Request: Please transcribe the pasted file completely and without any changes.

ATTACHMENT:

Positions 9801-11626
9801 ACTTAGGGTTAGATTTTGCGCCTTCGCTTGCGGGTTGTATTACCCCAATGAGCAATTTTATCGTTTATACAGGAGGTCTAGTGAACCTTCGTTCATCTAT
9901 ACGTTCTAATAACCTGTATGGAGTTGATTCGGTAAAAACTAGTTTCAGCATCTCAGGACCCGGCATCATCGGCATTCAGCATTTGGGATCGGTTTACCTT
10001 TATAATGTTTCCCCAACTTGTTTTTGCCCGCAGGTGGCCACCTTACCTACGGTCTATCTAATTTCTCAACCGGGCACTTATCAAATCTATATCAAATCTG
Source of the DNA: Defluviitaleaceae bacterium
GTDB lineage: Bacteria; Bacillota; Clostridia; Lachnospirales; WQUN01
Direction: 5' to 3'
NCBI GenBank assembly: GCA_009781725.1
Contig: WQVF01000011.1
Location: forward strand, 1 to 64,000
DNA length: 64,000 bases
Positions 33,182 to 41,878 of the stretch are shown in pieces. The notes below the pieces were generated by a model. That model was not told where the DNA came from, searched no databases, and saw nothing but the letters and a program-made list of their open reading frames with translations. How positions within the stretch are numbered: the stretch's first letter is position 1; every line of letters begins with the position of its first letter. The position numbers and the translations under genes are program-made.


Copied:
Positions 9801-11626
9801 ACTTAGGGTTAGATTTTGCGCCTTCGCTTGCGGGTTGTATTACCCCAATGAGCAATTTTATCGTTTATACAGGAGGTCTAGTGAACCTTCGTTCATCTAT
9901 ACGTTCTAATAACCTGTATGGAGTTGATTCGGTAAAAACTAGTTTCAGCATCTCAGGACCCGGCATCATCGGCATTCAGCATTTGGGATCGGTTTACCTT
10001 TATAATGTTTCCCCAACTTGTTTTTGCCCGCAGGTGGCCACCTTACCTACGGTCTATCTAATTTCTCAACCGGGCACTTATCAAATCTATATCAAATCTG
Source of the DNA: Defluviitaleaceae bacterium
GTDB lineage: Bacteria; Bacillota; Clostridia; Lachnospirales; WQUN01
Direction: 5' to 3'
NCBI GenBank assembly: GCA_009781725.1
Contig: WQVF01000011.1
Location: forward strand, 1 to 64,000
DNA length: 64,000 bases
Positions 33,182 to 41,878 of the stretch are shown in pieces. The notes below the pieces were generated by a model. That model was not told where the DNA came from, searched no databases, and saw nothing but the letters and a program-made list of their open reading frames with translations. How positions within the stretch are numbered: the stretch's first letter is position 1; every line of letters begins with the position of its first letter. The position numbers and the translations under genes are program-made.